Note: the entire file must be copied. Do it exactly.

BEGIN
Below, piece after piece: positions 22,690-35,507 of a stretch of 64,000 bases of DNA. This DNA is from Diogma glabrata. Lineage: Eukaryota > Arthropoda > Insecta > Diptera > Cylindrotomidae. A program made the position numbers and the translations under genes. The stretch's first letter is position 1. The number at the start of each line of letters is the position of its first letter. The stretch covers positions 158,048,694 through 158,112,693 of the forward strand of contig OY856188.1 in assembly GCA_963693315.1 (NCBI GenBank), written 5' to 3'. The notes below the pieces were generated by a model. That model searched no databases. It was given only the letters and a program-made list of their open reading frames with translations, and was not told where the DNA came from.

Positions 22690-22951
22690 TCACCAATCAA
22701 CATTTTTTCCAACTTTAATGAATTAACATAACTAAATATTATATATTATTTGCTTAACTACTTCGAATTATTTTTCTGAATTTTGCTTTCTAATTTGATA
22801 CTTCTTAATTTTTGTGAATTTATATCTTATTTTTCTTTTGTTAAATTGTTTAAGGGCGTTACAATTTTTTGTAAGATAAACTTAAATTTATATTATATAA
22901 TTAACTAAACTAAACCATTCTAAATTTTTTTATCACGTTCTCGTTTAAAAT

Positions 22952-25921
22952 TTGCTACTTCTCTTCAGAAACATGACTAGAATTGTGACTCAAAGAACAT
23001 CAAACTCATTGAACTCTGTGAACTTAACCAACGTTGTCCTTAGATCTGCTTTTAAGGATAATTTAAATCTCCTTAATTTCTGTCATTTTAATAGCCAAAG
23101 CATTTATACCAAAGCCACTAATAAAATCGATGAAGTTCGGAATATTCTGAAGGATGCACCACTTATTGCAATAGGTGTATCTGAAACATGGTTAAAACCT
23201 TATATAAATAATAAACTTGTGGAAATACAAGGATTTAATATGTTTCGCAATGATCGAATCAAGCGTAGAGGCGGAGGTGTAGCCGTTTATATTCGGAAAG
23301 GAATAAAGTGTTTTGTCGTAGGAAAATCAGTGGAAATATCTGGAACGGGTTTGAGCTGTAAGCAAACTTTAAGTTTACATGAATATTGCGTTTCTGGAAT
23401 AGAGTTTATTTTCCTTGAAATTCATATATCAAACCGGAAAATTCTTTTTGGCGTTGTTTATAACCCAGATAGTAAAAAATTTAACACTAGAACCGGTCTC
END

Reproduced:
Below, piece after piece: positions 22,690-35,507 of a stretch of 64,000 bases of DNA. This DNA is from Diogma glabrata. Lineage: Eukaryota > Arthropoda > Insecta > Diptera > Cylindrotomidae. A program made the position numbers and the translations under genes. The stretch's first letter is position 1. The number at the start of each line of letters is the position of its first letter. The stretch covers positions 158,048,694 through 158,112,693 of the forward strand of contig OY856188.1 in assembly GCA_963693315.1 (NCBI GenBank), written 5' to 3'. The notes below the pieces were generated by a model. That model searched no databases. It was given only the letters and a program-made list of their open reading frames with translations, and was not told where the DNA came from.

Positions 22690-22951
22690 TCACCAATCAA
22701 CATTTTTTCCAACTTTAATGAATTAACATAACTAAATATTATATATTATTTGCTTAACTACTTCGAATTATTTTTCTGAATTTTGCTTTCTAATTTGATA
22801 CTTCTTAATTTTTGTGAATTTATATCTTATTTTTCTTTTGTTAAATTGTTTAAGGGCGTTACAATTTTTTGTAAGATAAACTTAAATTTATATTATATAA
22901 TTAACTAAACTAAACCATTCTAAATTTTTTTATCACGTTCTCGTTTAAAAT

Positions 22952-25921
22952 TTGCTACTTCTCTTCAGAAACATGACTAGAATTGTGACTCAAAGAACAT
23001 CAAACTCATTGAACTCTGTGAACTTAACCAACGTTGTCCTTAGATCTGCTTTTAAGGATAATTTAAATCTCCTTAATTTCTGTCATTTTAATAGCCAAAG
23101 CATTTATACCAAAGCCACTAATAAAATCGATGAAGTTCGGAATATTCTGAAGGATGCACCACTTATTGCAATAGGTGTATCTGAAACATGGTTAAAACCT
23201 TATATAAATAATAAACTTGTGGAAATACAAGGATTTAATATGTTTCGCAATGATCGAATCAAGCGTAGAGGCGGAGGTGTAGCCGTTTATATTCGGAAAG
23301 GAATAAAGTGTTTTGTCGTAGGAAAATCAGTGGAAATATCTGGAACGGGTTTGAGCTGTAAGCAAACTTTAAGTTTACATGAATATTGCGTTTCTGGAAT
23401 AGAGTTTATTTTCCTTGAAATTCATATATCAAACCGGAAAATTCTTTTTGGCGTTGTTTATAACCCAGATAGTAAAAAATTTAACACTAGAACCGGTCTC